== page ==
Again, I think you are buying into the Big Lie which the GOP has become so good at carrying out. They say this over and over so you end up believing it.

    Steve

  • And you believe the Big Lie that Democrats are the party of the little guy. Little guys like Warren Buffett, Bill Gates, Mark Zuckerberg, Jeff Bezos, Jamie Dimon, Lloyd Blankfein, James Gorman, Larry Page, and Roger Ferguson. Guess they’re all exceptions. There is no party of the little guy just as there is no fiscally conservative party.

  • steve

    Uhhh, no. I just said above the the wealthy in the Democratic Party control much of the agenda also. I have never tried to quantify it, but I would guess they control most of the economic stuff and foreign policy, so I would be willing to stipulate they control most of what is important. No one really represents the little guy, whoever that is. The Dems still make some attempts to help poor people, the GOP essentially none. Mostly they just appeal to different groups of the wealthy.

    Steve

  • The Dems still make some attempts to help poor people, the GOP essentially none.

    The two parties differ in how they want to “help poor people”. The Democrats want to help poor people by hiring more case workers, giving more grants to NGOs with “help poor people” as their mission statements, and paying physicians and hospitals more to care for them. The Republicans still believe in “trickle down”.

    Neither is a really effective way of dealing with the problem of poverty in the U. S.

  • TastyBits

    This is hilarious – @steve, poor little rich guy.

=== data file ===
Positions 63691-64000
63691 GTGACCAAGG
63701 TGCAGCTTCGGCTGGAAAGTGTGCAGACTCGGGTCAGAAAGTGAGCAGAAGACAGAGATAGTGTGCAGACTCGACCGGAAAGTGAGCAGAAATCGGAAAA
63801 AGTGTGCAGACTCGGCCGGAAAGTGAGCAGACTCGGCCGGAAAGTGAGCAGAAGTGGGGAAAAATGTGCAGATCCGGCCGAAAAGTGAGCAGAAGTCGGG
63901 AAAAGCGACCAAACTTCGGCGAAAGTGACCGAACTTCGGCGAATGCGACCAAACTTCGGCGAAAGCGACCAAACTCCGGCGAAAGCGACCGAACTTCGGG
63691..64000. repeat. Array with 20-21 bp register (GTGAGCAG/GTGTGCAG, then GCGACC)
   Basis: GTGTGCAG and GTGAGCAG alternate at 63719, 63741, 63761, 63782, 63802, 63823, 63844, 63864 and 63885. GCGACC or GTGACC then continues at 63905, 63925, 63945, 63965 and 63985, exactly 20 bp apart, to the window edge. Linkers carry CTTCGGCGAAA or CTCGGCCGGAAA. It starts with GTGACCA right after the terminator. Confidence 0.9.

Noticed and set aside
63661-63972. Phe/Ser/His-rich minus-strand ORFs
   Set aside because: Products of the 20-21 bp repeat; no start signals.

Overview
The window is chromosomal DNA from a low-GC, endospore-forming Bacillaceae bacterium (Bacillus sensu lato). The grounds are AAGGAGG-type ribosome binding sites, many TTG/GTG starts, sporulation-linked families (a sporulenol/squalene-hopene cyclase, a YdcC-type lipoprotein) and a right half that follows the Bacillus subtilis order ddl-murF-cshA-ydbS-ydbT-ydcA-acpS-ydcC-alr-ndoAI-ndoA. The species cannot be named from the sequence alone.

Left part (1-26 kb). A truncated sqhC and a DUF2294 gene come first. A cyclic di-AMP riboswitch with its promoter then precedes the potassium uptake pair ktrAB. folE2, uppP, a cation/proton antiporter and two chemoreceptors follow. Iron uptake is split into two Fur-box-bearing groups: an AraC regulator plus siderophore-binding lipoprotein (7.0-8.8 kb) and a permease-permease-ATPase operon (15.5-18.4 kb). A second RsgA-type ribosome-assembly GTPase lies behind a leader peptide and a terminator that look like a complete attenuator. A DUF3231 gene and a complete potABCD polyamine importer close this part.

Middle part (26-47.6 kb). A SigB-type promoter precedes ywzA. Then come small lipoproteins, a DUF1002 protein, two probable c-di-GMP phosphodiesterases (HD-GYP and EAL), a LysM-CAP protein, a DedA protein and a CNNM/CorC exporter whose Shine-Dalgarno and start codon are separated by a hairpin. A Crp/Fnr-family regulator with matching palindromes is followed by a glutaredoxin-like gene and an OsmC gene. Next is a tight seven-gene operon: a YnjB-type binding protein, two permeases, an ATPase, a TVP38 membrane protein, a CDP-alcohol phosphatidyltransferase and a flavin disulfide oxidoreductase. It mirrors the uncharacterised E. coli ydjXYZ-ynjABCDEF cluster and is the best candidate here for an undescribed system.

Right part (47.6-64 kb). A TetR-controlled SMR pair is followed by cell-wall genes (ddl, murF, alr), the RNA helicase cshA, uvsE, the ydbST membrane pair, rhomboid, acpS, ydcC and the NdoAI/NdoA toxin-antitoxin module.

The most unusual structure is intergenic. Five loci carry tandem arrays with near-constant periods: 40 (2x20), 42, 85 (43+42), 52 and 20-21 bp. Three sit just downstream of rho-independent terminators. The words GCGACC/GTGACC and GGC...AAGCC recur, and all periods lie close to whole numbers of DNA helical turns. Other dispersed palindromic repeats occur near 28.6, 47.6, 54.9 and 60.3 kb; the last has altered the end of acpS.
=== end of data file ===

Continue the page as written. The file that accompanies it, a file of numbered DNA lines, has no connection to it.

• steve

    Yes, the GOP still believes, at least some do though I doubt the wealthy in the GOP believe or care, in trickle down, but they also believe in gutting Medicaid, just to cite an example. Everyone knows that health care spending needs to be cut. The GOP plan? Not what they talk about , but what they actually do? Cut Medicaid. Also, there is a significant body of literature suggesting that providing health care makes it more likely people end up working and not just living off of welfare. Does it eliminate poverty? No, but it helps reduce it.

    The thing about trickle down? It definitely helps the wealthy. that is not disputable. You just have to hope that after having made the wealthy even wealthier, it will somehow trickle down to everyone else. If it doesn’t? The wealthier still come out ahead.

    Steve

  • walt moffett

    Wondering how we cut federal health care spending without cuts in provider payments and conditions covered.

    Moving on, this does explain why we had a 8 hour oration on DACA but not on say, guns, health care, student loans, police violence, the minimum wage, TANF/SNAP benefits, Social Security, pension fund collapses, etc. DACA is way to stick a thumb in some one’s eye, appease the Hispanic faction and keep seats secure in the blue metros.

  • Gray Shambler

    The pendulum will swing in the midterms, felt it in a Trump Tweet complaining about the spending bill he signed, Trump said we need to give our military all they need, and more! Need to elect more Republicans to rein in spending elsewhere.
    “Elsewhere” is getting Trump very close to that third rail. No spending of significance out there to cut but Medicare, Medicaid, and Social Security, which I signed up for on February 1. That’s why I said I “felt” it. And if I felt it, so did millions of my cohorts.

    That only means an opportunity for Democrat politicians, not for me. And Republicans will back away from that rail as soon as they read the polls.

    I still hope Trump is no war-monger, but we now know he takes call from daddy Warbucks.